Going fee-only can be catalyst for growth

In my role as chief business development officer at Commonwealth, I’m always looking for trends that can lead to new clients, prospects and AUM for our advisers. One area I’m watching closely is the growth in fee-only advisers.

Fee-only advisers have been increasing at a rapid rate. From 2011 to 2020, the number of firms registered with the Financial Industry Regulatory Authority Inc. decreased 23%, while investment adviser-only firms increased 21%, according to Finra’s 2021 Industry Snapshot. That’s a swing of 44% in one decade.

The trend toward fee-only is clear, but it’s hard to tell which is the chicken or the egg in this scenario. Did client demand for fiduciary, fee-only advisers lead to more advisers changing their business models? Or did advisers who wanted to run a completely fiduciary practice do such a great job telling their stories that clients chose them?

Because there are many different variations of fee-only — specifics related to the certified financial planner designation come to mind — let me clarify what I mean by the term. Fee-only differs from fee-based because advisers serve as a true fiduciary in every aspect of their practice; compensation is 100% derived from AUM and planning advisory fees. Adjustments to the Labor Department’s fiduciary rule several years ago hastened the move to fee-only for some advisers, and the barrage of publicity since has fueled the trend.


Although we won’t know the exact numbers until year-end, fee-only advisers are tracking at a sizzling pace at Commonwealth. Through the third quarter of 2021, the median growth rate is an impressive 24% (with an average growth rate of 34%) for fee-only advisers. That’s an astonishing number, especially when you consider the pandemic as a backdrop. In my discussions with fee-only advisers, many cite the following as reasons for their breakthrough growth:

Clients and prospects are searching for a fiduciary. Prospects are looking for an adviser who is a fiduciary, and people are screening for the term even if they aren’t quite sure what it means. One adviser in Rhode Island told me that 40% of her new business this year came from online searches for “fiduciary fee-only adviser.”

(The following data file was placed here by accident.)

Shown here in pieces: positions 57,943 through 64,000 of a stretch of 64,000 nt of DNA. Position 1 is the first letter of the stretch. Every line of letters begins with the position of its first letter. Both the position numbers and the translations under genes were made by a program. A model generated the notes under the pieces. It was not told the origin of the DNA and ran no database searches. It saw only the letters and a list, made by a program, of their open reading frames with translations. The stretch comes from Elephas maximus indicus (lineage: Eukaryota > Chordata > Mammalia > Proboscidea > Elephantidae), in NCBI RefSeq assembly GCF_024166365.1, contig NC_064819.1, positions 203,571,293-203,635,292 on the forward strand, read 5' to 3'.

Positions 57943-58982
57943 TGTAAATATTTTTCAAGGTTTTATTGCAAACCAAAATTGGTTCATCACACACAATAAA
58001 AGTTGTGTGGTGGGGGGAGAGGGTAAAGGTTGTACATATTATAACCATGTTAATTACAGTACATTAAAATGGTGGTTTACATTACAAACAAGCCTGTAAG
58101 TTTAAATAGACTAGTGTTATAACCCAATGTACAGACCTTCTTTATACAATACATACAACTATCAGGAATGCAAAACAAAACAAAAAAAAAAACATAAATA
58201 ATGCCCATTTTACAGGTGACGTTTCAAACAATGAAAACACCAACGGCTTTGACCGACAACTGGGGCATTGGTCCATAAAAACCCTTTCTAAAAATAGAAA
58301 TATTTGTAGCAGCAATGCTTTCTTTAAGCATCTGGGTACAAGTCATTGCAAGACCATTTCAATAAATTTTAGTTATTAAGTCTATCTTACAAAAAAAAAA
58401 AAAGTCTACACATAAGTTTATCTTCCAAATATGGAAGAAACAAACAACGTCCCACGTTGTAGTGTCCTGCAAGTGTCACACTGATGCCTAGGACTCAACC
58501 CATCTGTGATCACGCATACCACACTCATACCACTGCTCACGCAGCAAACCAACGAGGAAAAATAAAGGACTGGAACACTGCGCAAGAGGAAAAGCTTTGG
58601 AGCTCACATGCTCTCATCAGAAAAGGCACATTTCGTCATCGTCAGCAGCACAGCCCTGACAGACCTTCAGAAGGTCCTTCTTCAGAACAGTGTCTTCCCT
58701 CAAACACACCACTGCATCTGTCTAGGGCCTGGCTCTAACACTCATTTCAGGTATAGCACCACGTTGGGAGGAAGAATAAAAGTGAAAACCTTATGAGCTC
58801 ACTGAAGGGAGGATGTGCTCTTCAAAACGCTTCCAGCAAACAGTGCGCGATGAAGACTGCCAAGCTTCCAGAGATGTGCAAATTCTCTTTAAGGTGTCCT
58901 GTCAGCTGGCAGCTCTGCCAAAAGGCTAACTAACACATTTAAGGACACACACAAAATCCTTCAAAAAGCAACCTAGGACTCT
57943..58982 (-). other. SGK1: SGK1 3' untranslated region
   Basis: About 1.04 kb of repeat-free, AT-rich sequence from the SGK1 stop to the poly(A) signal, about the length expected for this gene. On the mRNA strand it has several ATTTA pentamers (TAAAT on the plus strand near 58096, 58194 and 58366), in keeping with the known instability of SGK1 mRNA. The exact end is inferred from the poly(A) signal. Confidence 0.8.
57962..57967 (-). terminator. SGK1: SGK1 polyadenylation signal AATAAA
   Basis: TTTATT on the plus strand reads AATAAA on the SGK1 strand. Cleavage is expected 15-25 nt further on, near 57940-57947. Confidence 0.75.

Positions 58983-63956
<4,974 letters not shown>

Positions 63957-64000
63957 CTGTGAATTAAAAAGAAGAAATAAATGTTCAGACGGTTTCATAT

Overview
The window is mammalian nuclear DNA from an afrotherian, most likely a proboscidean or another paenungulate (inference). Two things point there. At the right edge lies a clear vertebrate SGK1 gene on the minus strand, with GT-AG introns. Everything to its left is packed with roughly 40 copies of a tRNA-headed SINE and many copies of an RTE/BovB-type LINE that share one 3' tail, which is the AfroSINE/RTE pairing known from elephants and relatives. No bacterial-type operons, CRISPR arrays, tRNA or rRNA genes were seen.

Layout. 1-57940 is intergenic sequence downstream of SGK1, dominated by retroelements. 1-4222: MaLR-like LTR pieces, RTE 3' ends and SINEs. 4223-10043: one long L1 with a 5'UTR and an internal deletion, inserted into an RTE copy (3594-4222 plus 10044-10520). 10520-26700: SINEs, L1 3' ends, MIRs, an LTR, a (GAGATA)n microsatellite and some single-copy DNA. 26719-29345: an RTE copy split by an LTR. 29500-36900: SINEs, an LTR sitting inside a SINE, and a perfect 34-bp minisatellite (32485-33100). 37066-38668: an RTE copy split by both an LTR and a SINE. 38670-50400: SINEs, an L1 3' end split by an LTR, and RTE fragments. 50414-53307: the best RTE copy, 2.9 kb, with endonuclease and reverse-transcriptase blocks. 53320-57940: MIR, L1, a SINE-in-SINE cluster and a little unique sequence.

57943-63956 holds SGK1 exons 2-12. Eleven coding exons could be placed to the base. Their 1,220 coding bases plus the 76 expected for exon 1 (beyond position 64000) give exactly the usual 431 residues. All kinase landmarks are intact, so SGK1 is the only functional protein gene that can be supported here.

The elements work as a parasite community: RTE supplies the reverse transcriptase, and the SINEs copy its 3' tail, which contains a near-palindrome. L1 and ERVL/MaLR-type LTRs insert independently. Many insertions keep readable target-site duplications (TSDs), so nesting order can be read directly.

Advisers like having a simpler story to tell. The financial services industry can be guilty of using jargon. Words and phrases that your prospects aren’t familiar with don’t make you sound smarter; they make it harder for prospects to decide. Telling people you’re a true fiduciary makes the story simple for advisers to tell and for prospects to understand.

Clients are giving more referrals. When advisers move to a fee-only practice, they have a powerful story to tell. After reaching out to inform clients of the change, advisers are finding that they respond well to it — and often take the opportunity to refer friends they think their adviser can help.

Fee-only advisers charge more in fees. Compared with the industry at large and Commonwealth advisers overall, our fee-only advisers charge more in fees. Perhaps they feel more confident in their value proposition and what they deliver to clients, or maybe clients are willing to pay for someone who they know will act only in their best interests.


Although a move to fee-only isn’t right for every adviser or client, the trend is unmistakable. If you’ve been thinking about a move to fee-only, answering these questions can help get you started:
• Do you derive more than 95% of your revenue from AUM and planning fees?
• Has it been at least three years since you sold a commissionable product?
• Have you asked existing fee-only advisers about their experiences?
• Do you think clients and prospects would like to know that you are a fiduciary to them in all aspects of your practice?
•Have you had discussions with others in your firm about a move to fee-only?

The more “yes” answers you have to these questions, the more likely it might be that going fee-only is a fit for your practice. As you work on business plans and goals for 2022, think about where you’d like to see your business in three to five years, and plan accordingly.

[More: Getting to know you: Telling your story in your bio]

Kristine McManus serves as vice president and chief business development officer at Commonwealth Financial Network.

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Andrew is half-human, half-gamer. He’s also a science fiction author writing for BleeBot.

Andrew Vincent
Andrew is half-human, half-gamer. He's also a science fiction author writing for BleeBot.
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